Southern Rhodesia, Central Africa.
In March 1914, occurred a mutiny at the Curragh Barracks, Dublin, Ireland, when the O/C refused an order from the Government in London to disarm political protesters in the North: ‘It’s wrong!’ he said. ‘And it’s not a soldier’s job,’ he added.
Next day, in the lawless settlement of Queenstown in Rhodesia, their new trooper made a rule: No force may be initiated by anyone, including me. It’s wrong,’ he said. “And it’s my job, anyway.’
Which was shrugged off as being obvious – till someone challenged it, with results so dire that no one ever tried again.
Effectively, ‘no force’ meant no government; which had to be replaced, so an Arbitrator’s Court was fixed on for disputes. But it also meant no licences or taxes, which brought something never before seen: employment.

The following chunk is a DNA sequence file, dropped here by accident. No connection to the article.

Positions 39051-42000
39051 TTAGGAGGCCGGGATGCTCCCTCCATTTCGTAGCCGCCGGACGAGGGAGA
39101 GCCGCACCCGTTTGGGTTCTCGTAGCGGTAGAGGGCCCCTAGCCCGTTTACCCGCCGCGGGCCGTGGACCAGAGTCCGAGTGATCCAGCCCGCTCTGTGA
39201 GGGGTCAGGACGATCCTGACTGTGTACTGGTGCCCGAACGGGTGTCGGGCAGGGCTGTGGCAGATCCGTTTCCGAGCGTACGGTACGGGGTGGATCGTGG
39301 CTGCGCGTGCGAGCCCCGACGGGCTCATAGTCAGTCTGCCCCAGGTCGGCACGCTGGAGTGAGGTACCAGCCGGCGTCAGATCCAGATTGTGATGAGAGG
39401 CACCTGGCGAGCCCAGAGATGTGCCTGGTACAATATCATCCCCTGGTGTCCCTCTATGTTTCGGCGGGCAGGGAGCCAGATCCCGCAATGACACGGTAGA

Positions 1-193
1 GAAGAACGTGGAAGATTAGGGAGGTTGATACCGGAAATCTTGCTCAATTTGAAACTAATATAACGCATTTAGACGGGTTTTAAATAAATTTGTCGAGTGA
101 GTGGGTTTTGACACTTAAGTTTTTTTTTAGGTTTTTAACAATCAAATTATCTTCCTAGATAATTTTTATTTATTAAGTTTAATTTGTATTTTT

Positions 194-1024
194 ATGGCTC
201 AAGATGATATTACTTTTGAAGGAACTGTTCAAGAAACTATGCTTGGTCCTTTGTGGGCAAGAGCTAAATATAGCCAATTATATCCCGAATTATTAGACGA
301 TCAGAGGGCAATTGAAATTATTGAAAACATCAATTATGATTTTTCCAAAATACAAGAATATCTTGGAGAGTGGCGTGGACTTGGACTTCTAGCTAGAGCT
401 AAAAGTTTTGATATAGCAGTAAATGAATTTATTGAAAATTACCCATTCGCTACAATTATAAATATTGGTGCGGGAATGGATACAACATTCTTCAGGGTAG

It also meant no regulations. A police patrol, unaware of the position, tried re-imposing them and was repulsed. Members of the trooper’s old patrol (Book One), sent to join him, frustrated two attempts on his life. A pair of pressmen, looking for a story, stayed to found a paper. The town was surveyed, sold by auction to its residents, and its squatter-status solved. The opposition (there were some) called for a debate and were demolished.
Crooks arrived, sure of easy pickings (wrongly). A second market started: Uvelani. A police was always needed, so a way to finance one without the use of force devised. To protect potential customers was also needed, and a search began…
To those who say ‘The book is to try and show,’ or that ‘It isn’t possible,’ the answer is No: forgotten, is that Queenstown had no alternative. 'Force is wrong' was absolute, and if they wanted to survive, what happened was the logical result.
But can or does a free society work? Read on.